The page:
45 Scopus citations


Falls from height remain the leading cause of fatalities in residential construction. We used results from a comprehensive needs assessment to guide changes in fall prevention training in a joint union-contractor carpenter apprenticeship program; including surveys of 1018 apprentice carpenter and observational audits at 197 residential construction sites. The revised training utilized hands-on, participatory training methods preferred by the learners to address the safety gaps in the curriculum; including ladder use, leading edge work, truss setting, and use of scaffolding and personal fall arrest. We compared apprentice surveys (n = 1273) and residential worksite audits (n = 207) 1–2 years post-training with baseline measures. Apprentices working residential construction were more likely to fall from heights (OR = 2.26, 95% CI 1.59–3.21) than those working commercial construction. The revised training resulted in improved fall safety knowledge, self-reported worksite behaviors, risk perceptions, and safety climate, even after adjusting for temporal trends. We also observed significant improvements in fall safety compliance in most domains of the worksite audit, with larger changes observed in areas emphasized in the training, demonstrating specificity of the effect. Greater effects were noted in small and medium-sized contractors, who often have limited resources to devote to safety. Self-reported falls fell from 18.2 to 14.5 per 100 person-years of work. This research supports growing evidence that worksite safety can be improved by training. This curriculum could be readily adapted to other union apprenticeship programs. Fall safety of inexperienced residential construction workers’ should remain a focus of future research.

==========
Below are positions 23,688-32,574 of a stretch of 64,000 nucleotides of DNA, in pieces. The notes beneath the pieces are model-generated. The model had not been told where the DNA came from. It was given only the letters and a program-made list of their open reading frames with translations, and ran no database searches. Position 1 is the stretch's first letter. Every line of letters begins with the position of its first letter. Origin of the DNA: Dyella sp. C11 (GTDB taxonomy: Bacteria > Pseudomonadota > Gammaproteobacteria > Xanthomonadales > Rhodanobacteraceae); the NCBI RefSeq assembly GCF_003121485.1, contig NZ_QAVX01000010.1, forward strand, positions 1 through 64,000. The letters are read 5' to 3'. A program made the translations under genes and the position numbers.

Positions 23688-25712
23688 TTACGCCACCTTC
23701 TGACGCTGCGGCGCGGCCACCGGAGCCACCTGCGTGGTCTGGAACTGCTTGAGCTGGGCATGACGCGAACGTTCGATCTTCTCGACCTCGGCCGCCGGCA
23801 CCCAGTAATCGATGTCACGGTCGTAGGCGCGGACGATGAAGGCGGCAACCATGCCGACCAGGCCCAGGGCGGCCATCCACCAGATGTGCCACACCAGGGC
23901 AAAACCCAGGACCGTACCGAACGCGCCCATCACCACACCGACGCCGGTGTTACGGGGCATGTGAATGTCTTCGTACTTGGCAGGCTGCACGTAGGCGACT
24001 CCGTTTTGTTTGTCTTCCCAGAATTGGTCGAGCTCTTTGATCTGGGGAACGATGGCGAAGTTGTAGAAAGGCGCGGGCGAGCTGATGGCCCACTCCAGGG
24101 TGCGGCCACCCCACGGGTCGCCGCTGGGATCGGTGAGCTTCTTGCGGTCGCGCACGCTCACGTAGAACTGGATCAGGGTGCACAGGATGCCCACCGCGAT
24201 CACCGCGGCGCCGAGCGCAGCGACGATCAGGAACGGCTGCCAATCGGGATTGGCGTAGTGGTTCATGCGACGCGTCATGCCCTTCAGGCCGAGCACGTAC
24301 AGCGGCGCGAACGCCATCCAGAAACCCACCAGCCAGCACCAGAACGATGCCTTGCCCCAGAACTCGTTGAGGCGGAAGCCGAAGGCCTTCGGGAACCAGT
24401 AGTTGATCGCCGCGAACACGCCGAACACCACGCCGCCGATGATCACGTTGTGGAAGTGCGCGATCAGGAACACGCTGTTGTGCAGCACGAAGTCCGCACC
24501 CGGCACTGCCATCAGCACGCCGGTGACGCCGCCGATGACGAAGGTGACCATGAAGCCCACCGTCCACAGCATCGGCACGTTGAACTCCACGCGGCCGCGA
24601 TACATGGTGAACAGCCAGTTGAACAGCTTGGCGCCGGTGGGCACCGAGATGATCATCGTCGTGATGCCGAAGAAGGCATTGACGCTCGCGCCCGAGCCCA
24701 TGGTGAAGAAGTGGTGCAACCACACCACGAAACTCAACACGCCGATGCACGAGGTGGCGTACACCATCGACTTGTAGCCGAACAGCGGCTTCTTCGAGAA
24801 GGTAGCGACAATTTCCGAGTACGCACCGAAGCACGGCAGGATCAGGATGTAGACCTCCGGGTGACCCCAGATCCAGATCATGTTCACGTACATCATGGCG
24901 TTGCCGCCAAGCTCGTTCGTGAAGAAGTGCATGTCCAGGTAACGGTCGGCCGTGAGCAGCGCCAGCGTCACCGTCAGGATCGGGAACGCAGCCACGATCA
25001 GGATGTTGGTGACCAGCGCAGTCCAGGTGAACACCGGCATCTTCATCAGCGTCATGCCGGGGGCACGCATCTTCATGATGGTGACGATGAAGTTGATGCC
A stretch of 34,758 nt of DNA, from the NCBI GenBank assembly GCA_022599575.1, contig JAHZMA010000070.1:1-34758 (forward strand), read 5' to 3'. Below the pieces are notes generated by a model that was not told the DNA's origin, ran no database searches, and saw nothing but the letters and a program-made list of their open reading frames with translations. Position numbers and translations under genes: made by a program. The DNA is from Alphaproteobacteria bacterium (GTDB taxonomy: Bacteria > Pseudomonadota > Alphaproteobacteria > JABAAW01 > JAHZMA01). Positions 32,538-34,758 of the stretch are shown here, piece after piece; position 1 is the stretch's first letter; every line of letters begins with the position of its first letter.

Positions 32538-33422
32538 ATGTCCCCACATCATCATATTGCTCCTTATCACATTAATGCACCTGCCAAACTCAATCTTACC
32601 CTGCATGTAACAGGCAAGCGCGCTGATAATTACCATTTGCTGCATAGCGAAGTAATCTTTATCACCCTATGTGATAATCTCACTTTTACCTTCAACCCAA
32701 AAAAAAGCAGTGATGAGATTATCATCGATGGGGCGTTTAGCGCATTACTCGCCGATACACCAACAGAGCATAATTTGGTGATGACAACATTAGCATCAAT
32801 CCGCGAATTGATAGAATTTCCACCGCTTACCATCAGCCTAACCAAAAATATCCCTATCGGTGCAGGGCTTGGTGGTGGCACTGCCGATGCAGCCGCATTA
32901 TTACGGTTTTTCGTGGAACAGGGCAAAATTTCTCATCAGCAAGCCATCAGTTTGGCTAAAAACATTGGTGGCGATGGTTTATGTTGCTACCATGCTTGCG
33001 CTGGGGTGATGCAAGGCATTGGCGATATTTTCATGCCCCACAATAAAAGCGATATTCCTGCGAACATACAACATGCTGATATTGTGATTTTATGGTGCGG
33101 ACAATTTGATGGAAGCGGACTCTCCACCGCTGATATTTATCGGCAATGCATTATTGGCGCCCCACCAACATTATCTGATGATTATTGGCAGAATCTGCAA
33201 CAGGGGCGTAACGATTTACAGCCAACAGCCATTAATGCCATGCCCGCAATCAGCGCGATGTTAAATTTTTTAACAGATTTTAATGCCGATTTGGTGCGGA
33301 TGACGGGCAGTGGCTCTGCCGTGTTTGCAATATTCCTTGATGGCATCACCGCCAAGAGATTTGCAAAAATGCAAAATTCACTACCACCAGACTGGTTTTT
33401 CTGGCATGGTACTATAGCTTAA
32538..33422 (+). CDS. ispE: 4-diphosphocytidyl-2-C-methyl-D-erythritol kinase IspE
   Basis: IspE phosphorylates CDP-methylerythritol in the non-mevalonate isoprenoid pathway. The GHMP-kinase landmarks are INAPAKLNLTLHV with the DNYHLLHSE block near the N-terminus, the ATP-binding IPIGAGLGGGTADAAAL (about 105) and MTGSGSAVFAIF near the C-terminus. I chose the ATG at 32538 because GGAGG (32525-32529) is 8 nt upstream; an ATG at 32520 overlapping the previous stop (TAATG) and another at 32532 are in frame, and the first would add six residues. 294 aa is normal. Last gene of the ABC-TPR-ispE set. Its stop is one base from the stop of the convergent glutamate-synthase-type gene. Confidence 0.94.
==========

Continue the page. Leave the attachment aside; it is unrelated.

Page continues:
Original languageEnglish
Pages (from-to)301-307
Number of pages7
JournalSafety Science
StatePublished - Nov 1 2016


  • Construction
  • Fall prevention
  • Injury prevention
  • Occupational safety
  • Technology
  • Training programs


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